U.S. sees effect of late pope
Mary Kate Malone | Thursday, April 7, 2005
Pope John Paul II was nothing less than an international globetrotter. When he visited the United States for the first time in 1979, Americans granted him unprecedented celebrity status for a religious figure. Despite his enormous popularity, the U.S. Church and the pope have had a complicated relationship from the beginning.
Under John Paul II, the Church saw an increase in the number of Catholics on a global level, a reinvigoration of Catholic conservatism and a new appreciation for the youth of the world. But the late pope also leaves behind him a struggling Church in the United States, a church that clashed with the Vatican over John Paul II’s firm control of church leadership and refusal to compromise with American Catholics seeking a more democratic approach.
Some church experts, such as law professor Cathleen Kaveny, attribute the tension between the United States and the Vatican to a natural result of the coexistence of two hugely powerful global institutions.
“There’s always going to be tension between the American Church and the universal Church because [the United States] is the only empire left in the world,” she said. “The Vatican is about caring for the whole world and that’s going to create tension in terms of the perspective of our nation.”
The U.S. Church, though united in its mourning of the pope, is struggling with internal problems.
In 2002, the sexual abuse crisis and the revelation that many predatory priests had been relocated rather than removed caused many Catholics to desire a greater voice in choosing local church leaders. The Vatican refused to change its policy.
As a result, many Americans turned their anger toward Rome. Kaveny said the empowerment of local leadership could have helped ease the minds of concerned American Catholics.
“We need to empower our local bishops to address the situation in their own diocese, and I think the pope was a model of the universal Church,” Kaveny said. “The next call will be working out a fruitful relationship between the local and the universal Church.”
Many have said John Paul II breathed new life into the priesthood, inspiring new American priests to follow in his conservative footsteps. The work of these young priests, many of whom are more conservative than their elders in the priesthood, will play a key role in shaping the Church.
But the number of priests is shrinking. Worldwide, their ranks have dropped by more than 15,000 during John Paul II’s pontificate.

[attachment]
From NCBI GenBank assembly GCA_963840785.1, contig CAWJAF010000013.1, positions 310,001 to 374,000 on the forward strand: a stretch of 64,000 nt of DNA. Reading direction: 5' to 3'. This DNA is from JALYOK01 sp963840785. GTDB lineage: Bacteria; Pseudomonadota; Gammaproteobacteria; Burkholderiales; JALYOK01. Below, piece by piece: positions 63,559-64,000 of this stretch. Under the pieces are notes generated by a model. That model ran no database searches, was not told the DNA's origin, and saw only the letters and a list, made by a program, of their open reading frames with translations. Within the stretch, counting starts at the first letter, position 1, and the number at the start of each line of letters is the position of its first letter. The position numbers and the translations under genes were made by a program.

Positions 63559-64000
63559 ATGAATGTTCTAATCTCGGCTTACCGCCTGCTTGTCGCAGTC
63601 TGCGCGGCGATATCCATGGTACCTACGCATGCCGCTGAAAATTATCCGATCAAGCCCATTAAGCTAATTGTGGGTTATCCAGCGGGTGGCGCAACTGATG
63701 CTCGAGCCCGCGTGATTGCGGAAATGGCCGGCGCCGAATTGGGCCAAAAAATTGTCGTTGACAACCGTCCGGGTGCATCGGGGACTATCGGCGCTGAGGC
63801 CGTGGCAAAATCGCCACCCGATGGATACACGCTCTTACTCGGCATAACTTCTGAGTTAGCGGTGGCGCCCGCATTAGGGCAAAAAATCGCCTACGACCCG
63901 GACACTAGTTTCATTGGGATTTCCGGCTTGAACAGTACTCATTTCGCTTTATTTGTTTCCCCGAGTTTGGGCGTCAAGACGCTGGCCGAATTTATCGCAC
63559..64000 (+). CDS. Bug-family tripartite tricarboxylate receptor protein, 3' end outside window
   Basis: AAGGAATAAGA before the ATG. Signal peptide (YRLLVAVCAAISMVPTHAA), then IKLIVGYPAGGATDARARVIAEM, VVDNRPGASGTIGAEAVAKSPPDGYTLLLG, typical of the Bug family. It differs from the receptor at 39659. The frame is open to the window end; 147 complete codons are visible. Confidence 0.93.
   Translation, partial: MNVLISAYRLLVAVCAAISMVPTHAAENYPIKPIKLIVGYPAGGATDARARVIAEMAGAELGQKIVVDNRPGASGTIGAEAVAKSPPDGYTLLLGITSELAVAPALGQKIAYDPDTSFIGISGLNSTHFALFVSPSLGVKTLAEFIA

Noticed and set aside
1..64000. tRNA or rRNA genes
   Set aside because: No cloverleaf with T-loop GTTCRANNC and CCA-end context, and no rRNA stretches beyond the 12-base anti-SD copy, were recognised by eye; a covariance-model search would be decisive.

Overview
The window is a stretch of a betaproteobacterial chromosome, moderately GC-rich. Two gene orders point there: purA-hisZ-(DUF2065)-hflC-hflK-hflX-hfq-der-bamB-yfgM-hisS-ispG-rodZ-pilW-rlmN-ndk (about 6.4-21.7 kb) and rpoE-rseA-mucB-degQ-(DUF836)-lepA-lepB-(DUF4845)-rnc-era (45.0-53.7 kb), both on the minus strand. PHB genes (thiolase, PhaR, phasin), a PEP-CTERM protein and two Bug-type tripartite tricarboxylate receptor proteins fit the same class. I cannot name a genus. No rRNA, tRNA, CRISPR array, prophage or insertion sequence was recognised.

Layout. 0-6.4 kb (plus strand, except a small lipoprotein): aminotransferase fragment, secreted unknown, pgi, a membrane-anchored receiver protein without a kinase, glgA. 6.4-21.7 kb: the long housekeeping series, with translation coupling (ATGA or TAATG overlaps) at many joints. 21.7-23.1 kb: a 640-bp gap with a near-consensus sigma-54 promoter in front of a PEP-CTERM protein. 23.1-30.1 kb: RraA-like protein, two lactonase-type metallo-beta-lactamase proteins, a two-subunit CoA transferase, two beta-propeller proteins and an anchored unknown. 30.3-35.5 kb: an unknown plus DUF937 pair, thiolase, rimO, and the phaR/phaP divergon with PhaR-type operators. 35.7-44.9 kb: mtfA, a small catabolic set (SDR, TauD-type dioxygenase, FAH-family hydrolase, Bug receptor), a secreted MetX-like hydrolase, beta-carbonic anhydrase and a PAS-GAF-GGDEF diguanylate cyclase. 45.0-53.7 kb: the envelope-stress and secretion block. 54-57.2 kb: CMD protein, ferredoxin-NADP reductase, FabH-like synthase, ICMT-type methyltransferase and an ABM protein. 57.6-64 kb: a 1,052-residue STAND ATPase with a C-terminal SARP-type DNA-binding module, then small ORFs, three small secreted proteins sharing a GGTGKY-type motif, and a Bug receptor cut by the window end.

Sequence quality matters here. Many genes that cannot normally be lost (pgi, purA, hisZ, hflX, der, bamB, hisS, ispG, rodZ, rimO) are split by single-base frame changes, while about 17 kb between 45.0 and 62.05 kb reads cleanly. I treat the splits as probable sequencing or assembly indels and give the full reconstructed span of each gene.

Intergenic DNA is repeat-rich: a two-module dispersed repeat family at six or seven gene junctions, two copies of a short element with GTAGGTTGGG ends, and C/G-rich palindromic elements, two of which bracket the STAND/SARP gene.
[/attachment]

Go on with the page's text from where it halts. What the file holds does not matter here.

Associate professor of history professor Robert Sullivan said, in response, that it is important to note the decline in the number of priests in America under John Paul II’s reign is not an indicator of an unstable relationship with the U.S. Church. The shrinking numbers are apparent all over the world and are not characteristic of Catholicism alone, Sullivan said.
“The decline in vocations is a worldwide problem; it is not confined to United States,” Sullivan said. “[The U.S. Church] not doing that badly relatively speaking. There has also been great difficulty trying to find rabbis in any number.”
Pope John Paul II’s firm stance on issues such as birth control, euthanasia and capital punishment sparked debate in the United States and encouraged more non-Catholics to give the Church’s views on such issues some of their attention, Sullivan said.
“There has also been a kind of movement in the public sphere toward a greater willingness to entertain the Catholic position on a range of life issues,” Sullivan said. “Political data suggests a slight increase in the number of people toward the Church’s side.”
Kaveny said John Paul II reigned during a time when the U.S. Church faced issues that rocked its foundation. She also said dignity needs to be restored to the priesthood and its authority.
“I think that Pope John Paul II has shown that moral authority is really incredibly important in our media age,” Kaveny said. “Not just the appearance of authority, but authority rooted in holiness.”
John Paul II’s effect on American Catholics is only beginning to become apparent, and the force of his impact is yet to be seen though it will likely play out gradually, parish by parish, according to the Associated Press.
“In our relationships with God it’s one soul at a time rather than mass movements,” Sullivan said. “In his words and prayers he was able to strengthen the spiritual lives of individuals and that’s the most anyone can hope to do.”